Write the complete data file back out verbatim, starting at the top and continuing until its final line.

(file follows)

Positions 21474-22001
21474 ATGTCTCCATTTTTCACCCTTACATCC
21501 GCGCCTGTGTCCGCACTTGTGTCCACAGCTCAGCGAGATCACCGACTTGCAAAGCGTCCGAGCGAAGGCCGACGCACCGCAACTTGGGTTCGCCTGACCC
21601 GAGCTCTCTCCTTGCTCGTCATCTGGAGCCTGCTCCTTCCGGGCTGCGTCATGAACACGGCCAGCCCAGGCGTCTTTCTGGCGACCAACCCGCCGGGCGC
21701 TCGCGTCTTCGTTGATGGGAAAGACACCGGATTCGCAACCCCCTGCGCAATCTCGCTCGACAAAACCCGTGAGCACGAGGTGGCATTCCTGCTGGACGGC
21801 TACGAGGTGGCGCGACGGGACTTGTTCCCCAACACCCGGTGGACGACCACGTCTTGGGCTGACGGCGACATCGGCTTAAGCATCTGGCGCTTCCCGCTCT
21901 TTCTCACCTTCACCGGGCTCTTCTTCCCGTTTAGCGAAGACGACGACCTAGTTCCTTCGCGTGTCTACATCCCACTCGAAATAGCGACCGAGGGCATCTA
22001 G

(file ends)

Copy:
Positions 21474-22001
21474 ATGTCTCCATTTTTCACCCTTACATCC
21501 GCGCCTGTGTCCGCACTTGTGTCCACAGCTCAGCGAGATCACCGACTTGCAAAGCGTCCGAGCGAAGGCCGACGCACCGCAACTTGGGTTCGCCTGACCC
21601 GAGCTCTCTCCTTGCTCGTCATCTGGAGCCTGCTCCTTCCGGGCTGCGTCATGAACACGGCCAGCCCAGGCGTCTTTCTGGCGACCAACCCGCCGGGCGC
21701 TCGCGTCTTCGTTGATGGGAAAGACACCGGATTCGCAACCCCCTGCGCAATCTCGCTCGACAAAACCCGTGAGCACGAGGTGGCATTCCTGCTGGACGGC
21801 TACGAGGTGGCGCGACGGGACTTGTTCCCCAACACCCGGTGGACGACCACGTCTTGGGCTGACGGCGACATCGGCTTAAGCATCTGGCGCTTCCCGCTCT
21901 TTCTCACCTTCACCGGGCTCTTCTTCCCGTTTAGCGAAGACGACGACCTAGTTCCTTCGCGTGTCTACATCCCACTCGAAATAGCGACCGAGGGCATCTA
22001 G